Are you thinking about gifting during your lifetime? Traditionally, you’d pass on wealth to family and friends through an inheritance, but many people are finding that doesn’t fit in with their plans. Instead, they’re passing on some assets now, but they do need to think about how it will affect the legacy they leave behind.
There are many reasons why you may be thinking about gifting during your lifetime. The act may allow you to see the joy or security your gift can bring, or use gifting to reduce a potential Inheritance Tax bill. However, one of the biggest drivers behind gifting is that younger generations are currently facing serious financial challenges.
Whether your loved ones are struggling day-to-day due to insecure employment or can’t save for a mortgage deposit as house and rent prices rise, gifting now can lend support when loved ones need it most. A lump sum for children or grandchildren now can have a far bigger impact on their long-term financial security than waiting to leave it as an inheritance.
The Bank of Mum and Dad now plays a pivotal role in the housing market, and demonstrates the value of gifting during your lifetime.
Half of house purchases among the under-35s involved financial support from family in some way, according to Legal & General. This may range from a significant deposit to a loan, but 71% of homebuyers say it’s unlikely they could have bought a home without the support. A deposit to buy a home may mean your loved one’s outgoings are now lower, as renting can be more expensive, and it also creates long-term financial security.
There are also other reasons you may want to offer financial support now, from paying school fees to providing loved ones with an opportunity to travel while they’re young.
Among retirees that have accessed their 25% tax-free pension lump sum, 6% said it was to provide a gift to children, a survey from Canada Life found. A further 1% planned to make gifts to grandchildren. Many more families are likely to use savings, investments, and other assets to provide gifts during their lifetime.
Before you hand over a gift, it’s important you weigh up the impact it could have on your long-term financial security. Would taking a lump sum out of your estate now mean you could face challenges in the future?
This is why it is important to review your will.
First, if you’re providing significant gifts to loved ones, it could change the value of your estate. Understanding how much your assets are worth can help you effectively plan for the long term and your legacy.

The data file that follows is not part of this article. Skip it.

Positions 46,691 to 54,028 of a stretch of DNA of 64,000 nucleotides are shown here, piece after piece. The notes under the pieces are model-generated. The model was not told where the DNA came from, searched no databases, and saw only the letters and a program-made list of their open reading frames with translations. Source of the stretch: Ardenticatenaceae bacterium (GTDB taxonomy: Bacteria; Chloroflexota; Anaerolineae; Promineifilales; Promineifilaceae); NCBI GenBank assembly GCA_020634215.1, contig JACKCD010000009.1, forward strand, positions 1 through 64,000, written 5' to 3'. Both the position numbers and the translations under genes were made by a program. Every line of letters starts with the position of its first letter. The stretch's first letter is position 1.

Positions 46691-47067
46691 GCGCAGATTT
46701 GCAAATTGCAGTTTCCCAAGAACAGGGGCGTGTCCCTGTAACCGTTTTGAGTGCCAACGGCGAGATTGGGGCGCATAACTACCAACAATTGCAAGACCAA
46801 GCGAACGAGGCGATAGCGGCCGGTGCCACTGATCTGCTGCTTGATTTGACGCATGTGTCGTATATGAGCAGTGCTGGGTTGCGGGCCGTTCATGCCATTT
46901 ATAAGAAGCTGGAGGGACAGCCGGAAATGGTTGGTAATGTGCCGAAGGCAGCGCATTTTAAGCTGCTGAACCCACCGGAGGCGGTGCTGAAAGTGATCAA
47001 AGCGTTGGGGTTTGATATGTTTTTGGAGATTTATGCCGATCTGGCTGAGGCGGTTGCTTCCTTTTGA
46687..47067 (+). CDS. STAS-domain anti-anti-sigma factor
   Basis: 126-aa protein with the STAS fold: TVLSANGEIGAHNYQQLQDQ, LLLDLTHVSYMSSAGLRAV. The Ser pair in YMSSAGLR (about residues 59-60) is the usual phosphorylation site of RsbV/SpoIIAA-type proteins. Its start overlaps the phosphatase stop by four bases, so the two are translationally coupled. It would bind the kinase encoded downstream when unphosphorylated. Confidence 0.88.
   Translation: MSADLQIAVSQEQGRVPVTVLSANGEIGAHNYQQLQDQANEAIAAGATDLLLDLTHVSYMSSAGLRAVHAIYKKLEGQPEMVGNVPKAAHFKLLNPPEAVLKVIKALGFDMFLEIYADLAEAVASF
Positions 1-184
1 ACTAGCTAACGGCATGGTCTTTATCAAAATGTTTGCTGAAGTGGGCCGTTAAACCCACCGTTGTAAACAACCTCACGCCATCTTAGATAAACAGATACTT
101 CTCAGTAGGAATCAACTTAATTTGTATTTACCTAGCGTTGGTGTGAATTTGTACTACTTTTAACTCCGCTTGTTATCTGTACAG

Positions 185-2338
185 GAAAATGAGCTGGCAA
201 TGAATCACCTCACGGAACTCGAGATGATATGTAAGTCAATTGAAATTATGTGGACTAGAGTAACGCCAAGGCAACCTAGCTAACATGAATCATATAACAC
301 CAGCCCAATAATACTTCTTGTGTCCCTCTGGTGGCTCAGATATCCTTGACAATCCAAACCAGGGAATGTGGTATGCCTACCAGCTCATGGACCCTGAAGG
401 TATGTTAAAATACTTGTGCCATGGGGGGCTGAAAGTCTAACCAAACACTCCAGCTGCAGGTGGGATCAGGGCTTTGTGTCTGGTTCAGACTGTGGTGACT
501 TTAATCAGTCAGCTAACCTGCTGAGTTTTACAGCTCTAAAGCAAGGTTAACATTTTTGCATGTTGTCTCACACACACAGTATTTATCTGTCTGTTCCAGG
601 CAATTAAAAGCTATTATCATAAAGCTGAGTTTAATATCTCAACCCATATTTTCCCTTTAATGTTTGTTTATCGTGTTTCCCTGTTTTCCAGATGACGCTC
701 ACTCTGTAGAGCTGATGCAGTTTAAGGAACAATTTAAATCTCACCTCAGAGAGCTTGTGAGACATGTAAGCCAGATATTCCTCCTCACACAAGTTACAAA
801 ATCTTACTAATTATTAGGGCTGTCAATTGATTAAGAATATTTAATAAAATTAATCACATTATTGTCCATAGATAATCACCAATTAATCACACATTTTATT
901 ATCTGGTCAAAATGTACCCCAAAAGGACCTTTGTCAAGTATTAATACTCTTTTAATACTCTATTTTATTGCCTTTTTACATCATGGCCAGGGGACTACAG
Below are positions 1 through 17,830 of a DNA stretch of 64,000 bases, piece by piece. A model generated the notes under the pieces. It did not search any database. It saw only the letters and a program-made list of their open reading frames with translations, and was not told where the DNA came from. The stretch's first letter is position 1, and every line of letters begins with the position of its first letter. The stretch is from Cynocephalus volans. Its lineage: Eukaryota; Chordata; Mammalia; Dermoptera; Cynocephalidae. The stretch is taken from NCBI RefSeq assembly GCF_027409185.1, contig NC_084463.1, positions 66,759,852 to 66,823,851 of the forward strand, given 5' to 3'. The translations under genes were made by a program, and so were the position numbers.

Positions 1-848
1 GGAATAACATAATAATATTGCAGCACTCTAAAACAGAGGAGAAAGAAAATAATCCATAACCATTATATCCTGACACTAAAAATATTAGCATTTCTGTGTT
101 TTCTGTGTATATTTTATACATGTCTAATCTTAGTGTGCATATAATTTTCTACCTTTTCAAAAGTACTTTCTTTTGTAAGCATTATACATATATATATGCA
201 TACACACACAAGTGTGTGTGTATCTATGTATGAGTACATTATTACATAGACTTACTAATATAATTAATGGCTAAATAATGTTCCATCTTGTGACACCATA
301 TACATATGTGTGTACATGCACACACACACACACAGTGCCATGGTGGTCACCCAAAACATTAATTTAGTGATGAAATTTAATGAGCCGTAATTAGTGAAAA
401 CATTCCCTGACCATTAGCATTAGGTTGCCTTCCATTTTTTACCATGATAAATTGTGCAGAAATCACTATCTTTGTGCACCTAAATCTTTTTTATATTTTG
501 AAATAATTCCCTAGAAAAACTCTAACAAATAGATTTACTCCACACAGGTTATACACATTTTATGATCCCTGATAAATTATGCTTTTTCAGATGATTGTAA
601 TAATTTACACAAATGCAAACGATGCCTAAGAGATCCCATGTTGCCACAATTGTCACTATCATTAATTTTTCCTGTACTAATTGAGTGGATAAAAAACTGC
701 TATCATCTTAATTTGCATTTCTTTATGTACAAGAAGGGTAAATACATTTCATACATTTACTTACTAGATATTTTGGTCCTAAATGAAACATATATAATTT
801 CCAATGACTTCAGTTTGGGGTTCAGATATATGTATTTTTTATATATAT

In some cases, reducing the value of your estate may be part of the reason you’ve decided to gift. For example, you may want to bring the value of your estate under Inheritance Tax thresholds, reducing the bill loved ones will face when you pass away.
However, it can also mean the way your money is split up in your will isn’t appropriate anymore. A pecuniary bequest, which means you leave a fixed sum of money, could become a higher portion of your estate than you’d wish. Switching to a residuary bequest, where you leave a percentage of your estate, could make more sense.
Second, giving a gift now may affect your wishes for later. For instance, if you’ve just given a lump sum as an early inheritance to one of your children, you may want to adjust your will to reflect this. This may include leaving the recipient a smaller portion of your estate so each of your children receives an equal amount when gifts and inheritance are combined.
As a general rule, you should review your will every five years, or following major life events such as getting married, making significant gifts or your family growing.
If you need to make changes to your will, there are two ways to do this.
The first is through a codicil. This is a document that allows you to make amendments to an existing will. It must be signed and witnessed in the same way as a will and should be kept with the original document. While there are no rules about what you can change using a codicil or how many you can make, it’s a good idea to keep changes small and straightforward to avoid complications when you pass away.
The second option is to write a new will. This should clearly state that your new will revokes any older wills or codicils. You should also destroy your old will and any copies so it’s clear which will should be followed.
Your finances and estate planning are intertwined and it’s important they’re considered together. If you’re planning to give a gift or make other lifestyle changes, you can talk to us about what it will mean for your estate plan.
Please note: This blog is for general information only and does not constitute advice. The information is aimed at retail clients only.
The Financial Conduct Authority does not regulate will writing, tax or estate planning.